Cannabinoids and the endocannabinoid system in reward processing and addiction: from mechanisms to interventions, Rainer Spanagel, 2020

Cannabinoids and the endocannabinoid system in reward processing and addiction: from mechanisms to interventions

Rainer Spanagel, PhD

Dialogues in Clinical Neuroscience, 2020, 22, (3), 241-250.

doi : 10.31887/DCNS.2020.22.3/rspanagel


The last decades have seen a major gain in understanding the action of cannabinoids and the endocannabinoid system in reward processing and the development of addictive behavior. Cannabis-derived psychoactive compounds such as Δ9-tetrahydrocannabinol and synthetic cannabinoids directly interact with the reward system and thereby have addictive properties. Cannabinoids induce their reinforcing properties by an increase in tonic dopamine levels through a cannabinoid type 1 (CB1) receptor–dependent mechanism within the ventral tegmental area. Cues that are conditioned to cannabis smoking can induce drug-seeking responses (ie, craving) by eliciting phasic dopamine events. A dopamine-independent mechanism involved in drug-seeking responses involves an endocannabinoid /glutamate interaction within the corticostriatal part of the reward system. In conclusion, pharmacological blockade of endocannabinoid signaling should lead to a reduction in drug craving and subsequently should reduce relapse behavior in addicted individuals. Indeed, there is increasing preclinical evidence that targeting the endocannabinoid system reduces craving and relapse, and allosteric modulators at CB1 receptors and fatty acid amide hydrolase inhibitors are in clinical development for cannabis use disorder. Cannabidiol, which mainly acts on CB1 and CB2 receptors, is currently being tested in patients with alcohol use disorder and opioid use disorder.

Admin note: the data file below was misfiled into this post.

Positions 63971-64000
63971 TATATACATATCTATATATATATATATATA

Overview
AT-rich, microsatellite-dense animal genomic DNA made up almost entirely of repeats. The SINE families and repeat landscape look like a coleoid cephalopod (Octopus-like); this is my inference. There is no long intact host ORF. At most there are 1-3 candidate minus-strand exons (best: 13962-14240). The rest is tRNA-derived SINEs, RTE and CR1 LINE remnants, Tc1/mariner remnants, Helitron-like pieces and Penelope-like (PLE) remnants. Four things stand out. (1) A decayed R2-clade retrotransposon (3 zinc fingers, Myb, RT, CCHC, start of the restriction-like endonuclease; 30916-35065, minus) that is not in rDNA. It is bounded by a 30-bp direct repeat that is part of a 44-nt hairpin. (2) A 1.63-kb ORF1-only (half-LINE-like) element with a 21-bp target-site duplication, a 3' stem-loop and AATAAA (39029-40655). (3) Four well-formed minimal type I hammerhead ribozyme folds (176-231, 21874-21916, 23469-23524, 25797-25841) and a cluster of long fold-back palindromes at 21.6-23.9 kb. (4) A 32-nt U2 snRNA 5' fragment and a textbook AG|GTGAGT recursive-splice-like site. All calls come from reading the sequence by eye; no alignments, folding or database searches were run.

Keywords : addiction; alcohol; cannabinoid; CB1/CB2-receptor blockade; cocaine; craving; drug reward; endocannabinoid system; heroin; natural reward; nicotine; phasic dopamine; reward system; substitution therapy; tonic dopamine



The endocannabinoid system is comprised of cannabinoid CB1 and CB2 receptors and endogenous agonists of these receptors—so-called endocannabinoids—and the processes playing a role in biosynthesis, release, transport, and metabolism of these endogenous lipid-signaling molecules. Endocannabinoids such as anandamide and 2-arachidonylglycerol (2-AG) are highly lipophilic compounds that are not stored in vesicles after production. After their release on demand from depolarized postsynaptic neurons, endocannabinoids act retrogradely, activating CB1 receptors on presynaptic terminals, leading to either transient endocannabinoid-mediated short-term depression or long-term depression (LTD) of synaptic transmission.1 Their overall effect is either excitatory or inhibitory depending on the presynaptic inhibition of GABA or glutamatergic transmission. This powerful modulatory action on synaptic transmission of the main transmitter systems has significant functional implications on many physiological functions including reward processing. The last decades have seen a major gain in understanding the involvement of the endocannabinoid system in reward processing and development of addictive behavior.2